Is Sri Lanka's Disaster Headed Our Way?
Dominic Pino has been following the unfolding crisis in Sri Lanka for some time. He recently described the country's turnaround with great concision:
Sri Lanka’s GDP per capita is about double that of India, and ordinary Sri Lankans have seen a significant increase in their quality of life since the country’s lengthy civil war ended in 2009. And [yet] in nine hours today, the president is missing, the government has collapsed, and the former prime minister’s house is on fire.
In a very short time -- less than a year -- Sri Lanka went from being one of Asia's great success stories and a model for the developing world, to the present situation, where the nation's currency has lost half its value since 2019 (when Gotabaya Rajapaksa came into office), with inflation running at around 112 percent, and president Rajapaksa fleeing the country in fear of his life as protesters breached the walls of his official residence and that of the nation's prime minister. It is, in short, an absolute catastrophe.
But how did this happen? Financial mismanagement is one part of the story -- as Steve Hanke of Capital Matters explains, the Rajapaksa government spent beyond its means and accumulated huge amounts of government debt which it attempted to manage by simply printing more money to pay it off. That's not just an outsider's interpretation, that is the actual language employed by the governor of the Central Bank of Sri Lanka as he assured investors that there was nothing to worry about: "The fears around debt sustainability appear to be unfounded.... [M]oney could be printed to repay them."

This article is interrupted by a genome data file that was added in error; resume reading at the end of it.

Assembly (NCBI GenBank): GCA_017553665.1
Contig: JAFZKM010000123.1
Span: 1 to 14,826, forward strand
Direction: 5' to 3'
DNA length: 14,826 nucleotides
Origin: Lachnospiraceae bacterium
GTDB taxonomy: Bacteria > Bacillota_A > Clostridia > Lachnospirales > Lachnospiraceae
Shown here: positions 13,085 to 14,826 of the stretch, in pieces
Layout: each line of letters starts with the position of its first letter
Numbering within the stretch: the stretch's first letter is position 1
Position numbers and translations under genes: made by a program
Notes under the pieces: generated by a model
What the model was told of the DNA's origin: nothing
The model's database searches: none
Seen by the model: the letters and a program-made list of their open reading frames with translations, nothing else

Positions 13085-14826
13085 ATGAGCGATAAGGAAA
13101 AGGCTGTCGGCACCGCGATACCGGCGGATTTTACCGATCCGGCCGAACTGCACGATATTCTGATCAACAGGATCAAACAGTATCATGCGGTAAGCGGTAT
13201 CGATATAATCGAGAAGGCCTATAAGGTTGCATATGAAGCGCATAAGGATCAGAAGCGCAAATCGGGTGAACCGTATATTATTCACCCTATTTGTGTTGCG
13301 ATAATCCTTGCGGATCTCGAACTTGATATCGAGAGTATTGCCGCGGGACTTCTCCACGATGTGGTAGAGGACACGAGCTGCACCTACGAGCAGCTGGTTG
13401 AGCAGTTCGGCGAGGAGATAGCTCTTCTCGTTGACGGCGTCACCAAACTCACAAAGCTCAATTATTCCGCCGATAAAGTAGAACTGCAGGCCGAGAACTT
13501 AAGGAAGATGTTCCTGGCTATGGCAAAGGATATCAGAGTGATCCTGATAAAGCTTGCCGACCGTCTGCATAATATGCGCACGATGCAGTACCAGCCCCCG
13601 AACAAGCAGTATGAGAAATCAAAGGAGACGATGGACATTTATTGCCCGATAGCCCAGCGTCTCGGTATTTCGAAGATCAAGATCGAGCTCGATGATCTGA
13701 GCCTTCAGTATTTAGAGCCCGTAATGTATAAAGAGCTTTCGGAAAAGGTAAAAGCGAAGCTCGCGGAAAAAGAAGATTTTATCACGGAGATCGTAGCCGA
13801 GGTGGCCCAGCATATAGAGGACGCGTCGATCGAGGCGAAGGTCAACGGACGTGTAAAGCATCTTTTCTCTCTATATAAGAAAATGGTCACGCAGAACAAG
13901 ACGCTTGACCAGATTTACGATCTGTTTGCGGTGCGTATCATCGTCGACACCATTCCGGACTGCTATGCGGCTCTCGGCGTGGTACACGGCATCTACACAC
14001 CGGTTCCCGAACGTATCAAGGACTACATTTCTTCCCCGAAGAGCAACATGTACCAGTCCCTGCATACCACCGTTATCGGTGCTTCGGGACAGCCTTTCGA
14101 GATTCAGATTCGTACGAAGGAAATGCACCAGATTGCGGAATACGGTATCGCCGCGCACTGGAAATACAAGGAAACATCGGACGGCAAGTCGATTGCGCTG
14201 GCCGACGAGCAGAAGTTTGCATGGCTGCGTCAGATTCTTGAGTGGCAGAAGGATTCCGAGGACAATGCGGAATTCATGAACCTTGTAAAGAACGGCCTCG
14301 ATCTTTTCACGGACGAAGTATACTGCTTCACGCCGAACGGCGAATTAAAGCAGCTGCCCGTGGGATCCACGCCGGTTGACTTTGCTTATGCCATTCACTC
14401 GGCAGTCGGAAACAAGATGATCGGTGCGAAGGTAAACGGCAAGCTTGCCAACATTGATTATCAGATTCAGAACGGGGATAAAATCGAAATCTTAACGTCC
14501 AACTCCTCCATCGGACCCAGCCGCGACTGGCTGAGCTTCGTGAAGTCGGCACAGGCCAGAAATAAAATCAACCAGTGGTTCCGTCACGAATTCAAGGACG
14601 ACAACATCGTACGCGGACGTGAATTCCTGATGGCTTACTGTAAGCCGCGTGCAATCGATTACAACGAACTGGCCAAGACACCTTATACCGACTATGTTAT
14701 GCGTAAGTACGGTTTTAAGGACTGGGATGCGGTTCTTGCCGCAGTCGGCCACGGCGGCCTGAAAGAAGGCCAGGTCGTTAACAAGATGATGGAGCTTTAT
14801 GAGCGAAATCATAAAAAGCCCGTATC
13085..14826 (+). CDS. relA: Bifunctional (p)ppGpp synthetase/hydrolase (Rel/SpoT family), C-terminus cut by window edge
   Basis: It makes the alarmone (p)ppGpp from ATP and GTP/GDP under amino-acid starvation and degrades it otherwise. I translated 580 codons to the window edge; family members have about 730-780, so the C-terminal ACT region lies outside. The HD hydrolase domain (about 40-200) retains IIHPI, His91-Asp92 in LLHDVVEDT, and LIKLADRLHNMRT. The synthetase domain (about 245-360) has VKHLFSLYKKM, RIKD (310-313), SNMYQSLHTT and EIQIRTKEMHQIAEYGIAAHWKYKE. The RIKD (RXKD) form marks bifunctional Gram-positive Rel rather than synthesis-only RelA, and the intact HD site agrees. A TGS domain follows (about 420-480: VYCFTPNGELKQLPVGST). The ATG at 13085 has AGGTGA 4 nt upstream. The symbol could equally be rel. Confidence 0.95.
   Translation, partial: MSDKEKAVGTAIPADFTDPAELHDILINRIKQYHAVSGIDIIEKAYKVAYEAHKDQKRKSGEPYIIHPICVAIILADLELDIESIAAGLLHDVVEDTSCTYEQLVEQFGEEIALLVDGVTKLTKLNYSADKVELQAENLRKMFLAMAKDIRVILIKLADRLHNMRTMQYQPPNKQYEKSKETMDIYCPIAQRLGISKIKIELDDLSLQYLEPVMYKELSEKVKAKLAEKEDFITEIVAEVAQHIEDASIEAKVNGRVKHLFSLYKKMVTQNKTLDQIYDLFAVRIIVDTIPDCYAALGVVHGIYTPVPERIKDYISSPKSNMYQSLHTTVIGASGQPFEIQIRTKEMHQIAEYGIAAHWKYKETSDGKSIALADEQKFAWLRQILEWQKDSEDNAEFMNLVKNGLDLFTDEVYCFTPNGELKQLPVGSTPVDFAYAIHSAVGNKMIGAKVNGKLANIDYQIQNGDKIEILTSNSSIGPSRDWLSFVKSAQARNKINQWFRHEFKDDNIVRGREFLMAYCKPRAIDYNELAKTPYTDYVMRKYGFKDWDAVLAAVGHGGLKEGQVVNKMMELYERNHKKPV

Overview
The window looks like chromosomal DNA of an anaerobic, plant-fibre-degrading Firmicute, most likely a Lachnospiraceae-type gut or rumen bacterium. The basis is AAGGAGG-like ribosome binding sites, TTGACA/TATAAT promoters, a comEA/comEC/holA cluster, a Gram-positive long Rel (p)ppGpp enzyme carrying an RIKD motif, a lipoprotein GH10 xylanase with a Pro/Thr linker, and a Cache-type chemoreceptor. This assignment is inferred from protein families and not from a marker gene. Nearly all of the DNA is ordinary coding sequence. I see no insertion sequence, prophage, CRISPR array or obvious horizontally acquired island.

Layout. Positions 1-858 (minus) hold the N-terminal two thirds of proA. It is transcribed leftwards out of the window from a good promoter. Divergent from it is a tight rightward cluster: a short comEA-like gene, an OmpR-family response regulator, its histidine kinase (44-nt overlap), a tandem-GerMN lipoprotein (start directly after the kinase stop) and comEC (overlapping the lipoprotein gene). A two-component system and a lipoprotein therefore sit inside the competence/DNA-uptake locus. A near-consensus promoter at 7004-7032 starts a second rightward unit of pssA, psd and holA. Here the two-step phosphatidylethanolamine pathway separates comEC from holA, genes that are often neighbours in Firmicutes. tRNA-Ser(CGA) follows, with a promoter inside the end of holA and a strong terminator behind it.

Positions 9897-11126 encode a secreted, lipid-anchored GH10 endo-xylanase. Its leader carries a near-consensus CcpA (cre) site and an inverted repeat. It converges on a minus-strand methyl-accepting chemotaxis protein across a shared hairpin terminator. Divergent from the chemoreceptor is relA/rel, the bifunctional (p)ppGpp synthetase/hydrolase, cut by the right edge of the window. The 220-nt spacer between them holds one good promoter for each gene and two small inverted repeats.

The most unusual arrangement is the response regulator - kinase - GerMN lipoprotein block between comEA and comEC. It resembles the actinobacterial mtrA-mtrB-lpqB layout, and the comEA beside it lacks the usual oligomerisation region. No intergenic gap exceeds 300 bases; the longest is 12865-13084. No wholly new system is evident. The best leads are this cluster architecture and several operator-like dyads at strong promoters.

The other big part of the story might be even more insane. In April of last year, Rajapaksa announced a ban on pesticides and all synthetic fertilizers so that all of the country's crops would be produced by "organic" farming. This was so that his country's agricultural policy might, once again, be “in sync with nature.”
Overnight Rajapaksa became a hero to environmentalists and Sri Lanka was given a nearly perfect (98.1 out of 100) ESG investment score. Legendary environmental activist Vandana Shiva predicted that “This decision will definitely help farmers become more prosperous.”
The reality was quite different, as Michael Shellenberger explains:
One-third of Sri Lanka’s farm lands were dormant in 2021 due to the fertilizer ban. Over 90 percent of Sri Lanka’s farmers had used chemical fertilizers before they were banned. After they were banned, an astonishing 85 percent experienced crop losses. The numbers are shocking. After the fertilizer ban, rice production fell 20 percent and prices skyrocketed 50 percent in just six months.
Sri Lanka had to import $450 million worth of rice despite having been self-sufficient in the grain just months earlier. The price of carrots and tomatoes rose five-fold. While there are just 2 million farmers in Sri Lanka, 15 million of the country’s 22 million people are directly or indirectly dependent on farming....
But the damage to tea was the key to Sri Lanka’s financial failure. Tea production had generated $1.3 billion in exports annually. Tea exports paid for 71 percent of the nation’s food imports before 2021. Then, tea production and exports crashed 18 percent between November 2021 and February 2022, reaching their lowest level in 23 years. The government’s devastating ban on fertilizer thus destroyed the ability of Sri Lanka to pay for food, fuel, and service its debt.
If all of this hadn't occasioned real and serious human suffering, we might have reason to be grateful for this fairly controlled experiment in what not to do. What happens when you hand the keys to a critical sector of a nation's economy to environmentalists? The answer is that they rapidly drive it -- even if it is relatively prosperous -- right off the cliff.
Printing money they don't have, giving environmentalists whatever they want... those policy approaches should sound awfully familiar. Americans should be playing close attention to how things are playing out in Sri Lanka. We could be seeing glimpses of our own future.